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Spotlight on Michael Rydzinsky
"Concert Preview," Saturdays 9am-12pm
by: Barbara DeMarco-Barrett

BDB: How did you come up with the format for your show?

MR: The format is actually an old one I revived from the 1980s, when I used to promote UCI Music events, only now I promote any arts event in Orange County. In between, I switched my formats several times-- including devoting two years to playing nothing but Gershwin's music (it was called Gershwinfest), which immediately preceded reviving the Concert Preview format.

BDB: Do you remember your first show?

MR: Yes--although it seems like another lifetime! I remember being nervous and hearing my voice shake and trying to remember how to engineer a show that wasn't mine (a public affairs show that immediately followed mine). That was almost thirty years ago!

BDB: Are you also a classical musician?

MR: Yes, I am. I play percussion for a number of community orchestras, bands, schools, churches and musical theater.

BDB: When kids start with music, classical piano is stressed. Why?

MR: It's probably the simplest instrument to handle, you don't have to worry about tuning it every time (and you let a professional tuner tend to that every so often), you can play the simplest songs without moving your hands, yo don't hold or balance it, you don't have to carry it around with you and most pianos are so similar you can just plop yourself on the bench and play almost any piano (whereas you can't just play any violin or flute). And piano stresses melody, harmony and rhythm at the same time. (Organs are comparable, but you have to be concerned with extra pedal work with an organ.)

BDB: Did you play piano as a kid?

MR: As an older kid, yes. I didn't start until I was 13 because my family was too poor to afford piano lessons. That late start plus not being so diligent with practice cost me a solid piano foundation that would have really helped me as a percussionist.

BDB: Your show has broadcast on Saturday mornings for as long as I can remember. Has it always had this time slot? Why?

MR: It seems so, but it hasn't been. I started out 9 a.m.-noon on Fridays, then moved to Tuesday afternoons, Thursday afternoons and Saturdays noon-3 p.m. before being bumped up to 9, which I initially didn't like (meant I couldn't sleep in on weekends!) but now realize I have one of the choicest spots on the schedule.

BDB: What do you hear from listeners about your show?

MR: Well, my girlfriend, who's also a professional musician, says she takes notes and learns something new from my show every week. And others would call to ask what was the name of the last piece I played or would I know where to get a copy of it--and they'd compliment me on the music I play and/or the quality of my show in general. I don't get calls often--I'd say infrequently--so I appreciate them when I do get calls like that. Especially from my girlfriend.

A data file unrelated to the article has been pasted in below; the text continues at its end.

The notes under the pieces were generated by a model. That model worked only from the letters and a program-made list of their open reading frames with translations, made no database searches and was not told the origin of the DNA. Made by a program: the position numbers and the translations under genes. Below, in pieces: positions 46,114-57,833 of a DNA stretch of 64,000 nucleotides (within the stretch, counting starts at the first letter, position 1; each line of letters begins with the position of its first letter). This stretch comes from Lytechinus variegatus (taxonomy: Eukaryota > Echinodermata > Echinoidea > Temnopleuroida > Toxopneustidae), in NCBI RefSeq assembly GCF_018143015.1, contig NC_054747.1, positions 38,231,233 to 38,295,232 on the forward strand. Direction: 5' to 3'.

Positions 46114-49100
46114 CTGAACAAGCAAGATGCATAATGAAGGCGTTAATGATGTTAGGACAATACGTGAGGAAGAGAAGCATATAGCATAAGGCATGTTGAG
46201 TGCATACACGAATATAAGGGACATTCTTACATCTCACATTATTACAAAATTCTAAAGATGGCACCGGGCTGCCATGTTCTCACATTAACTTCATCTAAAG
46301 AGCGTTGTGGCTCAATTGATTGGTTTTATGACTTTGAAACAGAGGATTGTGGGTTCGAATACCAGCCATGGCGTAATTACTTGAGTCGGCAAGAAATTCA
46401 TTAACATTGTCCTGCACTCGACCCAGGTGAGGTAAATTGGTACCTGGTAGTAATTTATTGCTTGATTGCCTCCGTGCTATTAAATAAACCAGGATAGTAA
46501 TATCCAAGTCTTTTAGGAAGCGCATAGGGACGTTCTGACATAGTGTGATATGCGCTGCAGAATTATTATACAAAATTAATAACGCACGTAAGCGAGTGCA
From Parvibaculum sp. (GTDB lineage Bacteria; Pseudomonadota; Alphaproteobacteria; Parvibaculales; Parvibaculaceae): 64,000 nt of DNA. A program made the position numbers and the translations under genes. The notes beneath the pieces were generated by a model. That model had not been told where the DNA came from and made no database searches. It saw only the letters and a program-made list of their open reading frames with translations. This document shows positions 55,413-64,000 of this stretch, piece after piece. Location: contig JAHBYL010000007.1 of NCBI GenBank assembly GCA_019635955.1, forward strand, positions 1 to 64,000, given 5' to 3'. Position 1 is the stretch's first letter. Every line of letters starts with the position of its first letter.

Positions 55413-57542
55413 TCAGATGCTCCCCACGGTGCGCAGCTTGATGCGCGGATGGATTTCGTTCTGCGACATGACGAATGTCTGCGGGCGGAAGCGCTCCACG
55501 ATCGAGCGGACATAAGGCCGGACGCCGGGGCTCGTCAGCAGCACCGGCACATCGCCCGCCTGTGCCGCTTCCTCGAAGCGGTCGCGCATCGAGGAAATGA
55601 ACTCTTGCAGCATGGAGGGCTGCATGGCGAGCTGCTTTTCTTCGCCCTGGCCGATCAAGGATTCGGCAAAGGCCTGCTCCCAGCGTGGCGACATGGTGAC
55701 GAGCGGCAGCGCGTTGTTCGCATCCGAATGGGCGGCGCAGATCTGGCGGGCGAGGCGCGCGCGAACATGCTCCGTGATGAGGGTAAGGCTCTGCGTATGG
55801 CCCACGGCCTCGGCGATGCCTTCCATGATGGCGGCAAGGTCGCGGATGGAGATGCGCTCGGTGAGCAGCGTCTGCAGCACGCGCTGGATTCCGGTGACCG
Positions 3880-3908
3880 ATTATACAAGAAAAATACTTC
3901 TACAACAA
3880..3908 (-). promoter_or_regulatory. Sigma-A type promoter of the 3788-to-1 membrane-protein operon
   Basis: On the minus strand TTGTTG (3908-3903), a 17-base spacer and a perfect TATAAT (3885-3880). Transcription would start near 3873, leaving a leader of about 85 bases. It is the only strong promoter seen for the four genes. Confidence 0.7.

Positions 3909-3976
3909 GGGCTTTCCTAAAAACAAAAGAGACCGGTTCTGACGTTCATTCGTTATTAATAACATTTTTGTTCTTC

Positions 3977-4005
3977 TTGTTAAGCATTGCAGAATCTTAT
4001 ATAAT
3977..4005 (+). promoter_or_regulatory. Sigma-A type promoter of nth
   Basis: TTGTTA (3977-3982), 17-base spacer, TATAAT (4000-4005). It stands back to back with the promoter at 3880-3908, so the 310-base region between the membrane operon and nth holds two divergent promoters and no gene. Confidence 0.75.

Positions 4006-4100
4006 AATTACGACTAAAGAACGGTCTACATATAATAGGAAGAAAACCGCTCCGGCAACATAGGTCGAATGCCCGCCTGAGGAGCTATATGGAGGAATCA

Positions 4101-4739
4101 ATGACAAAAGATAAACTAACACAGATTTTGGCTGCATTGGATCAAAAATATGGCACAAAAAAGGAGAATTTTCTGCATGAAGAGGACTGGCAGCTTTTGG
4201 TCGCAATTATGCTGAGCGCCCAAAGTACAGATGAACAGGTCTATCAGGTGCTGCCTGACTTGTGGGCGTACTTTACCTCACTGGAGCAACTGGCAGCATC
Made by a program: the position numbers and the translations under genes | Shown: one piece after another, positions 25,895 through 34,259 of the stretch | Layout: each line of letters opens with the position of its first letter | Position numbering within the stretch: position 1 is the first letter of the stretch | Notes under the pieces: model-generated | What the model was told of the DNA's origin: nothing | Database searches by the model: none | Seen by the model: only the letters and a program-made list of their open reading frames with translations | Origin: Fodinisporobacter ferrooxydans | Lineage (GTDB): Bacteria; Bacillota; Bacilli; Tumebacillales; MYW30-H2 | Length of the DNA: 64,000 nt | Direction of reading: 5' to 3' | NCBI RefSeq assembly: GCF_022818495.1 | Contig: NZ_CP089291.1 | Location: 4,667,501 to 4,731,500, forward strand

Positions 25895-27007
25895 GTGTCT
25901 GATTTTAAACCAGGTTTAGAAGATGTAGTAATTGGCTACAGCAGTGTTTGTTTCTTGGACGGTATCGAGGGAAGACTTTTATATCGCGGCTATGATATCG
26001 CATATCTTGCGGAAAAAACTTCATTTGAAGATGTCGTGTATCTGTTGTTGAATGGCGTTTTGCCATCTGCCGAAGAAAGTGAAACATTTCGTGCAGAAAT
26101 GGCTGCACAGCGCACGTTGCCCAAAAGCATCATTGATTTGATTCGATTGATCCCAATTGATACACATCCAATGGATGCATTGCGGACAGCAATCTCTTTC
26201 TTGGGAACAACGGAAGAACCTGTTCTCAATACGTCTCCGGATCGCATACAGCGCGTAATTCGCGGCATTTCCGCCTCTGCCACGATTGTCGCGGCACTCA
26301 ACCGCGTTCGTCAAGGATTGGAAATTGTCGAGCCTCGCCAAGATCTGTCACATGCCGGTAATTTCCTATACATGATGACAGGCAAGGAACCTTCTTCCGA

BDB: What are your weekdays like?

MR: Hectic, to say the least. Every Monday and Tuesday, I write my articles for the Irvine World News, a few South County papers and, once a month, OC Metro Magazine--I'm an arts journalist--and always seem to try to meet deadlines. As for Wednesdays, my former "day off," I do all the everyday chores--laundry, groceries, running errands, getting caught up with mail and phone calls, etc.--plus now, more
and more, starting on interviews for next week's issues. Thursdays start out with my coaching percussion students in Beckman High School Concert Band, followed by attending the Irvine World News staff meeting. Fridays, I write articles for the Sunday Edition of the paper (another deadline!) and give drum lessons. If it looks like I have my evenings free, it's an illusion: I either have a rehearsal, a performance (usually on the weekends), a review or invited concert to attend--or something to do with my girlfriend. I have not seen my favorite show, "Gilmore Girls," almost all year!

BDB: What is one thing we would be surprised to learn about you?

MR: Since I give off this very conservative image, people wouldn't suspect that I have this real dry sense of humor or that I can spontaneously go into a crazy dance to some piece by Duke Ellington or Louis Prima or klezmer music (or that I even like Ellington or Prima or klezmer music!).

BDB: What didn't I ask but should have?

MR: How much money I have in my Swiss account? (Just kidding--my Swiss account consists of one imported chocolate bar.) How about: Why do I keep doing my radio show and when will I step down? (Actually, that's two questions, but let it go at that.) I just enjoy playing music I either like or am discovering. I like the fact I have helped build KUCI's Classical Collection (donating many albums) and so still do feel a part of the station. As to "retirement" -- well, let's just say not anytime soon.

Barbara DeMarco-Barrett is host of "Writers on Writing," which airs Thursdays at 5 p.m PT. She's also author of "Pen on Fire" (Harcourt, 2004). Learn more at www.penonfire.org.


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